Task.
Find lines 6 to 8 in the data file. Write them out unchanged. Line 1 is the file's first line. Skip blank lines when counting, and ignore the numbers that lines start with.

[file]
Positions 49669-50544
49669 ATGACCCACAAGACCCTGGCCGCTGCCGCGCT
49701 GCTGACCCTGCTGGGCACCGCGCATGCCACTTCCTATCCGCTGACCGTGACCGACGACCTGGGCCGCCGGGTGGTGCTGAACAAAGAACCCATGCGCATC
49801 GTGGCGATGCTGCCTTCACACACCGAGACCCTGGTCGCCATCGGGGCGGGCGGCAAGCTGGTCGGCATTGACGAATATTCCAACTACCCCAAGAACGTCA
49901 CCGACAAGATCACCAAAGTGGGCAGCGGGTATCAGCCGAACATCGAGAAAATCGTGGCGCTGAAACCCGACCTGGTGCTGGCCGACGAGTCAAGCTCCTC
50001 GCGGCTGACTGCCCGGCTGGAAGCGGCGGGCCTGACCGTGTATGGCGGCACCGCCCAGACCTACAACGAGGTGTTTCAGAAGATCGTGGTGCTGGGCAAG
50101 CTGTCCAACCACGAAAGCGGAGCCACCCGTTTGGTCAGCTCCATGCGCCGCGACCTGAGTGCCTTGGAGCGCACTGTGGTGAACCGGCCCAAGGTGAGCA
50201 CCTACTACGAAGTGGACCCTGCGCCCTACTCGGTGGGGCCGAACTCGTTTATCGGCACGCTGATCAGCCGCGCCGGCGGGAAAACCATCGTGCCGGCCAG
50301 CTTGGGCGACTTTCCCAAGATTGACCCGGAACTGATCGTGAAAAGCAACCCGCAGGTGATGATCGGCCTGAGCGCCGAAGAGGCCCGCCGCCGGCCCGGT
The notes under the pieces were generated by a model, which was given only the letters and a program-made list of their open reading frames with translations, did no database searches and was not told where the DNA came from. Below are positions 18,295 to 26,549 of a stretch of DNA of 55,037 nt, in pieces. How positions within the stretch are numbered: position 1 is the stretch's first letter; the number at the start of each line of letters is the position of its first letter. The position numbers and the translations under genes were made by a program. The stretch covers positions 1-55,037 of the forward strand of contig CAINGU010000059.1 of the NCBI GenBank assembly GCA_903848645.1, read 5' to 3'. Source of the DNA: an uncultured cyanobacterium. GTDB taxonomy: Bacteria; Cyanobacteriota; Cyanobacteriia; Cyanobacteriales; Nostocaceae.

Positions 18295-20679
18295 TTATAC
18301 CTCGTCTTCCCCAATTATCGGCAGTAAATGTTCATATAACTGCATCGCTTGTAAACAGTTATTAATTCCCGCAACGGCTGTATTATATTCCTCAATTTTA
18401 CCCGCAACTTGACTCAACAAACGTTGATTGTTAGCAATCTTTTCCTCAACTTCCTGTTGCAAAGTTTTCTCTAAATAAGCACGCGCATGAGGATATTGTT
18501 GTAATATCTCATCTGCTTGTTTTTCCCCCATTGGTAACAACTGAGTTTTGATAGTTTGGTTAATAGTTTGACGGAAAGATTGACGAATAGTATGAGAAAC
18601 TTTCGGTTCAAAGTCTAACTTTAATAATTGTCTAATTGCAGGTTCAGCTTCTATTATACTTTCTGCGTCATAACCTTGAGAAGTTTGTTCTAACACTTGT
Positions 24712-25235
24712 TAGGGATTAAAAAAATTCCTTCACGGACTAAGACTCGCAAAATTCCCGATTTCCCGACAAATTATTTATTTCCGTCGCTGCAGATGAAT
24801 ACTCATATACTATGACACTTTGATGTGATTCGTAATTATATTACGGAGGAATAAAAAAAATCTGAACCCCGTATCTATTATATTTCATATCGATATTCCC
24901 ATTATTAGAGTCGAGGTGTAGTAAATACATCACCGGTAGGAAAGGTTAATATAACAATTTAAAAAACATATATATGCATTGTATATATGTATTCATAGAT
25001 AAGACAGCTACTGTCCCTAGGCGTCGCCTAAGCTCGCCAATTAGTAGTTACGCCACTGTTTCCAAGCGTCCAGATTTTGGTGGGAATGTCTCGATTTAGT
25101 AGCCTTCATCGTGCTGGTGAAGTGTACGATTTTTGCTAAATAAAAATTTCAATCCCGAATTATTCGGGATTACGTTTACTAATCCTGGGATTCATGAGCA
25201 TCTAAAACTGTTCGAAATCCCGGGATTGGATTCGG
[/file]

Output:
50001 GCGGCTGACTGCCCGGCTGGAAGCGGCGGGCCTGACCGTGTATGGCGGCACCGCCCAGACCTACAACGAGGTGTTTCAGAAGATCGTGGTGCTGGGCAAG
50101 CTGTCCAACCACGAAAGCGGAGCCACCCGTTTGGTCAGCTCCATGCGCCGCGACCTGAGTGCCTTGGAGCGCACTGTGGTGAACCGGCCCAAGGTGAGCA
50201 CCTACTACGAAGTGGACCCTGCGCCCTACTCGGTGGGGCCGAACTCGTTTATCGGCACGCTGATCAGCCGCGCCGGCGGGAAAACCATCGTGCCGGCCAG